17 April 2011 ~ 10 Comments

TOMS Shoes: An opportunity for “Bad Aid” to generate “GREAT Aid”

I have purposely stayed out of the “TOMS Shoes = Bad Aid” campaign that has been going on for the past few weeks and haven’t tweeted about it. It was not because I am not strongly opposed to aid which is about “giving things away”, as I clearly have learned from experience that that is an ineffective model but because I’ve learned through this blog that I need to be better at not just complaining about things and stamping out good intentions, but instead trying to find ways to harness them.

I have come to the realization that, although giving shoes away might be “bad aid” – Blake (the founder of TOMS Shoes) and the TOMS Shoes brand are in a unique position to generate PHENOMENALLY positive impacts now and through the efforts of the next generation. TOMS has opened a door and thousands of young Americans are lining up to walk through it (bare feet and all).

I wasn’t planning on discussing this yet, but then these two things happened:

a) Saundra and the Good Intentions are Not Enough team made this video as an anti-campaign to TOMS Shoes “A Day Without Shoes” called “A Day Without Dignity

b) I shared the video with some people I know who also care about the issue of fostering responsible development models among the next generation of development workers, and I was quoted in this blog.

So – now it looks like I should write about this, and I want to be clear about two things:

1) TOMS Shoes isn’t an aid organization, they are a shoe company, so I believe we can’t judge them as if they were an NGO. They are opening up a HUGE discussion about doing business better, they are getting kids across America to think about their purchasing differently, and they seem to be very motivated by good intentions.

2) TOMS Shoes is only relevant as a discussion point in this space of charity models based on “giving things away” because they have been SOOOOO successful in other ways: in their marketing and in their building of a movement. If they were a local shoe store giving away a thousand shoes a year then they would a) not have a big chance of destroying markets through their giving nor would they be a viable source of funding for more large-scale solutions such as building local shoe factories and b) they would not be responsible for indoctrinating such a large populations of American youth with a “giving” model of development work.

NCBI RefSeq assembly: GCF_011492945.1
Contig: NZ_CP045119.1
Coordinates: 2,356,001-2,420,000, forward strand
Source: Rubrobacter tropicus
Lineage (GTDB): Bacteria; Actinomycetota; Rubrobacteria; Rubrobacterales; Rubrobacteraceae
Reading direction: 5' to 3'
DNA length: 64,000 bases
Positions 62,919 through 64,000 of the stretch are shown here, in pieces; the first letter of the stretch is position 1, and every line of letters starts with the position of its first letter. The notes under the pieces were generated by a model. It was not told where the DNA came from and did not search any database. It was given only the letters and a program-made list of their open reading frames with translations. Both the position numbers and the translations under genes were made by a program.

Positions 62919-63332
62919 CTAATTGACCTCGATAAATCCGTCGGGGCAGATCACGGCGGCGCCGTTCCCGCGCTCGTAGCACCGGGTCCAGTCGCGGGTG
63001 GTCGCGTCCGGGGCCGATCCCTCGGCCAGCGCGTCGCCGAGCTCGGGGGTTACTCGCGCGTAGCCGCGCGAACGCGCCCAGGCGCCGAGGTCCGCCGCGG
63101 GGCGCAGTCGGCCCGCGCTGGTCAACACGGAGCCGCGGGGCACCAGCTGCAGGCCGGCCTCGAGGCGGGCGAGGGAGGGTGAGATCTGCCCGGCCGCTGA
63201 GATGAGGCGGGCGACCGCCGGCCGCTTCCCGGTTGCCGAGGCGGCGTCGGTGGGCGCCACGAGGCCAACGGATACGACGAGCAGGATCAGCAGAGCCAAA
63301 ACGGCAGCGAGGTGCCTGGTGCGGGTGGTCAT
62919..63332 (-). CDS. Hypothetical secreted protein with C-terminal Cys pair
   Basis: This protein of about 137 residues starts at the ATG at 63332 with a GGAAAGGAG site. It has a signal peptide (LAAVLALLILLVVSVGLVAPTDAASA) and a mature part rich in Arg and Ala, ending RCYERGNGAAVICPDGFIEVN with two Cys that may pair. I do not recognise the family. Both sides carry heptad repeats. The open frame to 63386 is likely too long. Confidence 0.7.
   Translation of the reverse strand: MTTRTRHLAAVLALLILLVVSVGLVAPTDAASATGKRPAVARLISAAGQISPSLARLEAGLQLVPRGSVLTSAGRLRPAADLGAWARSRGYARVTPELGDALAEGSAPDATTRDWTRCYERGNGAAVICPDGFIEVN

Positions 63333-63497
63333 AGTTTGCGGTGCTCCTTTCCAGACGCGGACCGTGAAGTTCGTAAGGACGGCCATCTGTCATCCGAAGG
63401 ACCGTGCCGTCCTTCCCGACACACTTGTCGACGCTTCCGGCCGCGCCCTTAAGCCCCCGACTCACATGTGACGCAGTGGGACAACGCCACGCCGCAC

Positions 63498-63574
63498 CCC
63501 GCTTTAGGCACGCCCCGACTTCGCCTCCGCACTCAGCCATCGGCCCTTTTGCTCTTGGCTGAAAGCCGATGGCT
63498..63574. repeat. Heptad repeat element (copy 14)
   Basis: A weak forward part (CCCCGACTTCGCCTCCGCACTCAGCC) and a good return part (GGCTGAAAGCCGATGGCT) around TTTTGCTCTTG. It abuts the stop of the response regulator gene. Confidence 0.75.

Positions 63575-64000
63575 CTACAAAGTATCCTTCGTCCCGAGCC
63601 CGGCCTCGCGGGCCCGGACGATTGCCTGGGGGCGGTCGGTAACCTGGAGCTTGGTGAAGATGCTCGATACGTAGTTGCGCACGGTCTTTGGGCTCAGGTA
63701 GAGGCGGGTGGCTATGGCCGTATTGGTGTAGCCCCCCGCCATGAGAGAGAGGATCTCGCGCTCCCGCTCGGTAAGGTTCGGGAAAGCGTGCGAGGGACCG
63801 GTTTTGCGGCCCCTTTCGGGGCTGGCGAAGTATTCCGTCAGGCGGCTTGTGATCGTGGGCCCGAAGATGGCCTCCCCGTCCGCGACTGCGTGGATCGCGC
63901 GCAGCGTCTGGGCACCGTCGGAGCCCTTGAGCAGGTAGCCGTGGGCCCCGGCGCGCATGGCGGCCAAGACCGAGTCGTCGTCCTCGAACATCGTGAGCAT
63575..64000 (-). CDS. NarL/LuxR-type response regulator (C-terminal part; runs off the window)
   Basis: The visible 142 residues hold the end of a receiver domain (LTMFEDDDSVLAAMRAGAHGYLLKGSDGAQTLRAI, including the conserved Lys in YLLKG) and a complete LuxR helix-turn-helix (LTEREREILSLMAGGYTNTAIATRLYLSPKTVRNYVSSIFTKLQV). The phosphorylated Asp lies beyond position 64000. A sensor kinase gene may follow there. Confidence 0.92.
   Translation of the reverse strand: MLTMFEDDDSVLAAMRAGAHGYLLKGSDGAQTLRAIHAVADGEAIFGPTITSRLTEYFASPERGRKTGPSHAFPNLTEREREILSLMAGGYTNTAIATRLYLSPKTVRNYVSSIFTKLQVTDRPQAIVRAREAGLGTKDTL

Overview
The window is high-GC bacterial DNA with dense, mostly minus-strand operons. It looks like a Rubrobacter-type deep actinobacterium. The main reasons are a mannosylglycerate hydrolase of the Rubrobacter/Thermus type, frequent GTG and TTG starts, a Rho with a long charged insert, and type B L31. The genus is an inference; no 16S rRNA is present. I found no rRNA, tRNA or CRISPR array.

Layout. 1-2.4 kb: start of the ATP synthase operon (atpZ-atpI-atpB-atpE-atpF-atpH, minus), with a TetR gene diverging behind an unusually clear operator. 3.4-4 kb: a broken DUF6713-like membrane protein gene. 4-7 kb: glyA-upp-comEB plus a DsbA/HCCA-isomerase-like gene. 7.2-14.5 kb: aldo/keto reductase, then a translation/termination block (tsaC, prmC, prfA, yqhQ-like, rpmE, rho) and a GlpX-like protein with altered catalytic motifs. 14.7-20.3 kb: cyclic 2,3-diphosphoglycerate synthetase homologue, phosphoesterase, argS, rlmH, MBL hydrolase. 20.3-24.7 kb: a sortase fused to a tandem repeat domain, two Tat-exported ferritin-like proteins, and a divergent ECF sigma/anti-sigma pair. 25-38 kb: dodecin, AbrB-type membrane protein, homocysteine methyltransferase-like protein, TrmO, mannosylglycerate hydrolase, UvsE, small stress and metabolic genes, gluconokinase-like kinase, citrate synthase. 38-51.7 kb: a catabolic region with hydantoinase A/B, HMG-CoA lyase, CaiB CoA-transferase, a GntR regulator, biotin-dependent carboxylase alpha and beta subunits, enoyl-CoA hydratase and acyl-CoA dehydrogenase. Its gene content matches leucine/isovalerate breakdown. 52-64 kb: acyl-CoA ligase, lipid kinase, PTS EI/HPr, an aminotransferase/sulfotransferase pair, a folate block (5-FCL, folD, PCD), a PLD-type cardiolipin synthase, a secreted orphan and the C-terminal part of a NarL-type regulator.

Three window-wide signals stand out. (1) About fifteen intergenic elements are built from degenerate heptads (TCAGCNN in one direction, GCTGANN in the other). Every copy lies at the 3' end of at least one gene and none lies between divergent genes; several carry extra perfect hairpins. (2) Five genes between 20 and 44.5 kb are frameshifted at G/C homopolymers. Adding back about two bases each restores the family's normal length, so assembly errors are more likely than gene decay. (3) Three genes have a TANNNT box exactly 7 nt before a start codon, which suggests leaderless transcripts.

Because of TOMS overwhelming success as a brand, Blake is in a very unique position. He, along with other NGO marketing heroes, like Scott from charity:water, have a whole generation of budding young do-gooders drooling over their every word. This is a fabulous platform from which they are now uniquely able to spread education and learning. If they take this generation with them on a development learning journey, if they bring everyone along from the “giving things away” charity model to a model which a) takes in local needs/opinions/input b) requires local buy-in both in terms of strategy as well as funding c) develops and supports local markets rather than giving away products and d) talks about the complexity, flexibility, long-term commitment and investment in human capital (rather than just investment in goods) which it takes to create high impact development programs to even begin to reach some of the goals we see for our world, then they are going to be great heroes.

Failed models of unsustainable charity have been tried over and over again with little large-scale impact, but people don’t know much about it unless they are living it. Why? Because it’s not a closed feedback loop.

Have you ever bought a car? Or a house? When doing so, did you read what Toyota wrote about Toyotas and then go out and buy a Toyota? No! You read that, plus you asked a lot of other people, people who owned them and could tell you if they were good or not, or you read reviews from people who had done the same. If you made a mistake and bought the wrong car, then you knew it a few weeks later when you were already bringing it into the shop to get fixed. You would have been mad at yourself for doing poor research and investing in the wrong thing and then when it came time for your next purchase, you would have done much more research and follow up to prevent making the same mistake.